Governor Emmet ONeal was the first to occupy the mansion and Jim Folsom was the last, the state relocated the official residence from this house to the former Robert Ligon, Jr. house in 1950. The old residence was used as state offices for the Adjutant General and the Military Department until May 1959, when the property was sold to Montgomery Academy. It was subsequently condemned and demolished in 1963 as part of the construction of Interstate 85, the current official residence for the governor replaced the first executive mansion in 1950. Designed in the Classical Revival or Neoclassical style by the architect Weatherly Carter, it was built in 1907 for Robert Fulwood Ligon, the house was purchased by the state for $100,000, with an additional $130,000 spent on renovations and furnishings. Governor Gordon Persons and his family were the first to occupy the former Ligon home, assuming possession of it the day of his inauguration, the interior features 17 primary rooms, with a double staircase leading from the entrance hall to the second level. A formal garden, surrounded by an ornamental wall, originally covered the entire rear grounds of the property.
These grounds now feature gardens, a pergola, a swimming pool in the shape of the state, a guest house, a stone grotto water feature. The entire property is surrounded by an iron fence, with octagonal guard houses at the main gates. In 2003, Patsy Riley, wife of then-Governor Bob Riley, coordinated an effort to renovate, the mansion had been closed to tourism for almost a decade. She and her First Lady and Friends of the Mansion organization raised private funds and it did not involve any taxpayer money. Alabama Governors Mansion George Wallace, Presidential Contender from C-SPANs The Contenders, broadcast from the Alabama Governors Mansion
An official residence is the residence at which a nations head of state, head of government, governor or other senior figure officially resides. It may or may not be the location where the individual conducts work-related functions or lives. This has occurred in the 21st century in Detroit and New York City, in the case of Denver, no mayor has ever lived in the official residence, the city instead makes it available to certain non-profit groups for special functions. The President uses own private residence, - Its address is 1 Cheongwadae-ro, Jongro-gu, Republic of Korea. It is located next to Gyeongbokgung, the palace during the Joseon Dynasty. Cheong Nam Dae - Cheong Nam Dae used to be one of the two residences for the President of Republic of Korea. It was returned to public in 2003, - It is located in Cheongwon-gun, North Chungcheong Province. Cheong Hae Dae - Cheong Hae Dae used to be one of the two residences for the President of Republic of Korea. Although the president no longer uses this facility this compound is still under the administration of the Republic of Korea Navy, - It is located on one of the islands of Geoje-shi, South Gyeongsang Province.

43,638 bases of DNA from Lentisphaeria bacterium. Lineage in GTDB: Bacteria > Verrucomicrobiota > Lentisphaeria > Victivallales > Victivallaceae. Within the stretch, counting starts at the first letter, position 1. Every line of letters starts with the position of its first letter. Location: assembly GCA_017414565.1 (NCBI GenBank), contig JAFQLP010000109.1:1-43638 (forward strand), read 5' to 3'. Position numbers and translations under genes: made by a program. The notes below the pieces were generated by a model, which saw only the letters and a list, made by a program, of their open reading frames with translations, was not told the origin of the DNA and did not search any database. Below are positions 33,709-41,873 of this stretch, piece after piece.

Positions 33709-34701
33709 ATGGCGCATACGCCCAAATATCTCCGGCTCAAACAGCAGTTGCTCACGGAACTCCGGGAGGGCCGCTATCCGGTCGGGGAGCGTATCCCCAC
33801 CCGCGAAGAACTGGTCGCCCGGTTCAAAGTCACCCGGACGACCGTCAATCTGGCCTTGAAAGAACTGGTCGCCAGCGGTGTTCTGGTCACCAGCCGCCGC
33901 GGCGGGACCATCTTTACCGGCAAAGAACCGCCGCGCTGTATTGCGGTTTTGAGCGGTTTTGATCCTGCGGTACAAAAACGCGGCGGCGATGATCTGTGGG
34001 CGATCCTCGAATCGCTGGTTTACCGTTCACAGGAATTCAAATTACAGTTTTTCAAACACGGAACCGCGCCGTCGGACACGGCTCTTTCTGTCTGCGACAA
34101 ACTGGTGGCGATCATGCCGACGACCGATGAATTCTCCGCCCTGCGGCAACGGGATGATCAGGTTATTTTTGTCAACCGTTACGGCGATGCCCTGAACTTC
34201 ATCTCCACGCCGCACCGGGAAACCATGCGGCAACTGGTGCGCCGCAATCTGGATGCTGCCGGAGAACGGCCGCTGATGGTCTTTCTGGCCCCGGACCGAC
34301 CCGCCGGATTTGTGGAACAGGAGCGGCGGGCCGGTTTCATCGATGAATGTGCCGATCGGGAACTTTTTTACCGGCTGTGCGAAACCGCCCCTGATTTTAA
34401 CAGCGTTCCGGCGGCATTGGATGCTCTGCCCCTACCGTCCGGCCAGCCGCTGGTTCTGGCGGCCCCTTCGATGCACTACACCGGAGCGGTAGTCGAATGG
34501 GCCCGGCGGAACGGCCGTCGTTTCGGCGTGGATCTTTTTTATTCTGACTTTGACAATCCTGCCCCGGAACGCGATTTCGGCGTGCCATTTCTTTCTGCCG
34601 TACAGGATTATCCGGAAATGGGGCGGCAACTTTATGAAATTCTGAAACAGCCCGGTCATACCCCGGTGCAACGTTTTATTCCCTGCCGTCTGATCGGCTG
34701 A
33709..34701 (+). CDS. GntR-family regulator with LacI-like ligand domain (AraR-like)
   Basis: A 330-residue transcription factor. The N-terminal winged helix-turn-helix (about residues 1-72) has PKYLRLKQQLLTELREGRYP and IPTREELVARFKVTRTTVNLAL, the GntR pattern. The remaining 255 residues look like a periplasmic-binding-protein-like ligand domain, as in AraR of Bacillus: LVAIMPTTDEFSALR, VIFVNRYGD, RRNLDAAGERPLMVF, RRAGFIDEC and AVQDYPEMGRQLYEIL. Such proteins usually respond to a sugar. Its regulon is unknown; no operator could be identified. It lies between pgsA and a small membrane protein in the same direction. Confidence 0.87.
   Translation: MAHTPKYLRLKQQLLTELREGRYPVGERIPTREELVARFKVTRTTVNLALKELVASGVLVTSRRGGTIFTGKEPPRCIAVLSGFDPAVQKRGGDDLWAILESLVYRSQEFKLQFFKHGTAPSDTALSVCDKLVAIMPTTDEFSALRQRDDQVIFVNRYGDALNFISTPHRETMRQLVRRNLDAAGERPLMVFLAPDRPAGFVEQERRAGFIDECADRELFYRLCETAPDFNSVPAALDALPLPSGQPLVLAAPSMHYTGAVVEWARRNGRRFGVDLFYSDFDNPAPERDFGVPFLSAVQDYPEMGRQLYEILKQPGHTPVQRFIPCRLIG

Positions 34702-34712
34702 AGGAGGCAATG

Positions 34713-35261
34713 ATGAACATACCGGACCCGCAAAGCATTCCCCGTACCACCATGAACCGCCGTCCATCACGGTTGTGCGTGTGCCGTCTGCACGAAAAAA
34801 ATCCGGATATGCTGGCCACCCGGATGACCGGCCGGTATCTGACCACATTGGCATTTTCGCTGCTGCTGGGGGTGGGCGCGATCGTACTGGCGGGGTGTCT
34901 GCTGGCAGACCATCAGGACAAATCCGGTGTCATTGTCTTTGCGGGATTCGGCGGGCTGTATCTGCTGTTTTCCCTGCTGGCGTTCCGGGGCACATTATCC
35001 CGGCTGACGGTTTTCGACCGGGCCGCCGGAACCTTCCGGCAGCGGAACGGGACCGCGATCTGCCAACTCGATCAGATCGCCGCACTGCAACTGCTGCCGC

Chongri Gonggwan - This is the residence for the Prime Minister of Republic of Korea. The Prime Minister, does not work here, - Its address is 111-2 Samcheongdong-gil, Jongro-gu, Republic of Korea. It is located close to Cheong Wa Dae, gukhoeuijang Gonggwan - This is the official residence for the Speaker of the National Assembly of Republic of Korea. The Speaker, does not work here, - It is located in Hannam-dong, Yongsan-gu, where many foreign missions to Korea are located. Daebeobwonjang Gonggwan - This is the residence for the Chief Justice of Republic of Korea. The Chief Justice, does not work here, - It is located in Hannam-dong, Yongsan-gu, Seoul. Most ministers of state and heads of administrative regions have official residences, although they are not listed here. S